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Old 10-11-2020, 03:49 PM   #71 (permalink)
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Quote:
Originally Posted by jakobnev View Post
0.45 and 0.25 are pretty much the extremes.
Not when you're using a rule of thumb developed in the 1960s.

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Old 10-12-2020, 03:38 PM   #72 (permalink)
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a way

Quote:
Originally Posted by CigaR007 View Post
Is there a way to roughly calculate or derive the reduction of Cd based on preliminary increase (percentage) in fuel economy, especially in the context of highway cruising at a specific speed ?
Yes there is.
1) under observed conditions a coast-down test would be conducted, at SAE test weight ( ballasted by 300-pounds )
2) from the coast-down, the road load would be broken down into its constituent rolling-resistance and aerodynamic components.
3) from this, the R-R rolling force coefficient would be derived based upon mass and polar moments of inertia of all rotating components.
4) As well as the coefficient of aerodynamic drag based upon the known frontal projected area.
5) With the mechanical efficiency of the entire powertrain known, the brake horsepower requirement would fall out.
6) and with a known baseline for that speed, normalized to standard SAE conditions, the brake specific fuel consumption ( BSFC ) can be ascertained.
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7) If, only 'shape' is altered, without introducing additional mass ( the 300-pound ballast can be altered to maintain 300-pounds, then when re-tested for fuel economy under normalized conditions, any change observed must be attributable to a delta- Cd.
NOTE: a constant BSFC is assumed!
CAUTION! streamlining can move the engine load lower, and into a less efficient regime on the BSFC map of the engine, losing potentially up to 30% of a streamlining benefit unless the gearing is altered to restore the original load.
In the past, and due to the complications of road testing, only loose rules of thumbs were contrived to allow the observance of trends.
If you saw a 5% improvement in mpg at a constant 55-mph, there was a statistical probability that you'd just experienced a 10% drag reduction.
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Another coast-down test would provide additional information.
Wind tunnel testing would provide the information directly.
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With today's electronic fuel injection, electronic data is provided in real time to the CPU, providing the pulse-width modulation of the injectors, running at a constant fuel rail pressure, and highly accurate flow rate values, against a backdrop of other sensor data. All meteorological excursions are accounted for. Your on-board display or Scan-Gauge can tell you a lot.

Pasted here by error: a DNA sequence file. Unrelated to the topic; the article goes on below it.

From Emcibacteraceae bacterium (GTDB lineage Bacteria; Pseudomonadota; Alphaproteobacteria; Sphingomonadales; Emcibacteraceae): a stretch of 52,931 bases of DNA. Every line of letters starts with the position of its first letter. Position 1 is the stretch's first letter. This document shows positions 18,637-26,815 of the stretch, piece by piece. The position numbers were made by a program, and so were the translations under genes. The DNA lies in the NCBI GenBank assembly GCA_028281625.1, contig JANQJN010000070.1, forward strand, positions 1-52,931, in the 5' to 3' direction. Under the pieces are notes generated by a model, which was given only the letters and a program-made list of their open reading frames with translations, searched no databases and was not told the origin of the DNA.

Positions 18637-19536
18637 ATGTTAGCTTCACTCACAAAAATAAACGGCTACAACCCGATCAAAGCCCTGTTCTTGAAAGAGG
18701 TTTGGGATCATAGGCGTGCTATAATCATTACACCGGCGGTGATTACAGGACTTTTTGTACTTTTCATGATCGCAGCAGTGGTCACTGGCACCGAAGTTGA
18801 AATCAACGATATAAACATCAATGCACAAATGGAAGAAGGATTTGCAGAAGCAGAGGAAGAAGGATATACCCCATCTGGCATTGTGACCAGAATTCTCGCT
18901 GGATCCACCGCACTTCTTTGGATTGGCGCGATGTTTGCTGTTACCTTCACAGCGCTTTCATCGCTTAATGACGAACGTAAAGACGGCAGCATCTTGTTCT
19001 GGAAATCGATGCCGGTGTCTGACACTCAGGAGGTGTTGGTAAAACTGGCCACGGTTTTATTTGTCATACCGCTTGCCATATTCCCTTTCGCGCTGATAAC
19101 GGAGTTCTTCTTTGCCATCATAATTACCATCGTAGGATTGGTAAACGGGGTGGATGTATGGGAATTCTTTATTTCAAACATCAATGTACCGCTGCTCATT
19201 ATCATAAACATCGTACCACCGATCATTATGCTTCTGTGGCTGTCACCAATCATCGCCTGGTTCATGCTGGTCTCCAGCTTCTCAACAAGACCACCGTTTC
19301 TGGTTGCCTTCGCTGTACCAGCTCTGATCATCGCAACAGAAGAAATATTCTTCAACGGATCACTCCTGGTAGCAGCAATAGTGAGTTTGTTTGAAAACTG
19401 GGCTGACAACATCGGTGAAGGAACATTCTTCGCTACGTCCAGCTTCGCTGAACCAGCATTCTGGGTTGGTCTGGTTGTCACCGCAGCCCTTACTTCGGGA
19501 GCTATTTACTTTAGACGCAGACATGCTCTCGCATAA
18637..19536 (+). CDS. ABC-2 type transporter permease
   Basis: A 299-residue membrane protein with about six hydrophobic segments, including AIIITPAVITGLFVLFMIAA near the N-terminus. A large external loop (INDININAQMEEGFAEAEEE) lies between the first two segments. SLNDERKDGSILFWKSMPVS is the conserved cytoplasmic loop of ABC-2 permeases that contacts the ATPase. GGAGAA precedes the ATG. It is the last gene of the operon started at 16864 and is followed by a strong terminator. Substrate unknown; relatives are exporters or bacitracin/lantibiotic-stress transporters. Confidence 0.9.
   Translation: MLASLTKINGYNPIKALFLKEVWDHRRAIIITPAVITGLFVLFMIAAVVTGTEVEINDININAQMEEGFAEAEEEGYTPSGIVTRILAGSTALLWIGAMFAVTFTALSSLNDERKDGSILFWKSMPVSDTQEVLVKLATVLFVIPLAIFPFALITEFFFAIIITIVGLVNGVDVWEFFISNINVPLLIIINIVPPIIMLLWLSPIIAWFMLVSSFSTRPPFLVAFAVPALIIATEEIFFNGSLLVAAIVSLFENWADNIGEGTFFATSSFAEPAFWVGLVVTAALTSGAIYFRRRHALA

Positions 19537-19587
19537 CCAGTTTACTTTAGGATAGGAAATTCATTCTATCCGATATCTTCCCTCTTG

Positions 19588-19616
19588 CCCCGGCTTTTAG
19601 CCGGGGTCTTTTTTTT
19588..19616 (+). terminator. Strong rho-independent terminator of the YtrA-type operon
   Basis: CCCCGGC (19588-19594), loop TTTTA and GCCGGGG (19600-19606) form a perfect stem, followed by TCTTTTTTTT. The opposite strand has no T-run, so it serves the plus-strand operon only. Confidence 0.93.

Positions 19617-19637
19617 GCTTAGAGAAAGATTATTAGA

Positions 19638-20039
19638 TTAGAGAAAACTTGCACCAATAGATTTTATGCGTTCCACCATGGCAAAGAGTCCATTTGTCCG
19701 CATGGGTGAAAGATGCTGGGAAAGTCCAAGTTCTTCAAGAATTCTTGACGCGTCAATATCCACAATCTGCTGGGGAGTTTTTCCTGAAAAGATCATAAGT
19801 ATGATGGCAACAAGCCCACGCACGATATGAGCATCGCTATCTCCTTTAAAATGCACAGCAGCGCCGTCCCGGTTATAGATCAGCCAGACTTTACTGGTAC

You just need to know your car intimately before proceeding.
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Old 10-14-2020, 10:52 PM   #73 (permalink)
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Lower fascia air curtain

It has been raining for the past few days so I decided to start building a tentative wheel air curtain.



The lower fascia foam plugs were already made. The plan is allow the incoming high pressure air to enter the naca duct and redirect it to the wheel well.


Here is the progress thus far :








The "curtain" will be created by a narrow 5" long vertical duct with 3/4" openings, as shown below.


Last edited by CigaR007; 10-14-2020 at 11:07 PM..
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Old 10-15-2020, 12:23 PM   #74 (permalink)
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What is that air curtain piece from? Is the front opening a naca duct?
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Old 10-15-2020, 01:32 PM   #75 (permalink)
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Quote:
Originally Posted by M_a_t_t View Post
What is that air curtain piece from? Is the front opening a naca duct?
The air curtain piece is a defrost duct. The air flow is divergent, which is something I might have to tweak eventually. We will see from the results of the wool tuft testing.

The front opening is indeed a NACA duct with a 2-1/2 inch fitting.

Last edited by CigaR007; 10-15-2020 at 01:34 PM.. Reason: Typo
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Old 10-21-2020, 02:14 PM   #76 (permalink)
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Fount of rule of thumb

I believe that the origin of the 10-to-5 rule can be attributed to Kent B. Kelly, and H. Holcombe, General Motors Corporation, SAE Paper No. 649A, June, 1963.
' a 10% reduction in aerodynamic drag makes a 5% reduction in fuel consumption possible at 55 mph, and a 6% reduction possible at 70 mph.'
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Curiously enough, forty-six years later, in his Fall, 2009, Masters Thesis, Feysal Ahmed Adem, California State University, recorded a bona fide 4.997% fuel economy improvement, for a 10% drag reduction, in his Dodge Ram 1500 pickup truck with 3-D, 12-degree aerocap.
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Even more weird, was the 40.7% rear lift reduction from this 'fastback', modification, compared to the 17.5% rear lift reduction Texas Tech indicated for a 'notchback', full-tonneau cover.
Isn't it interesting?

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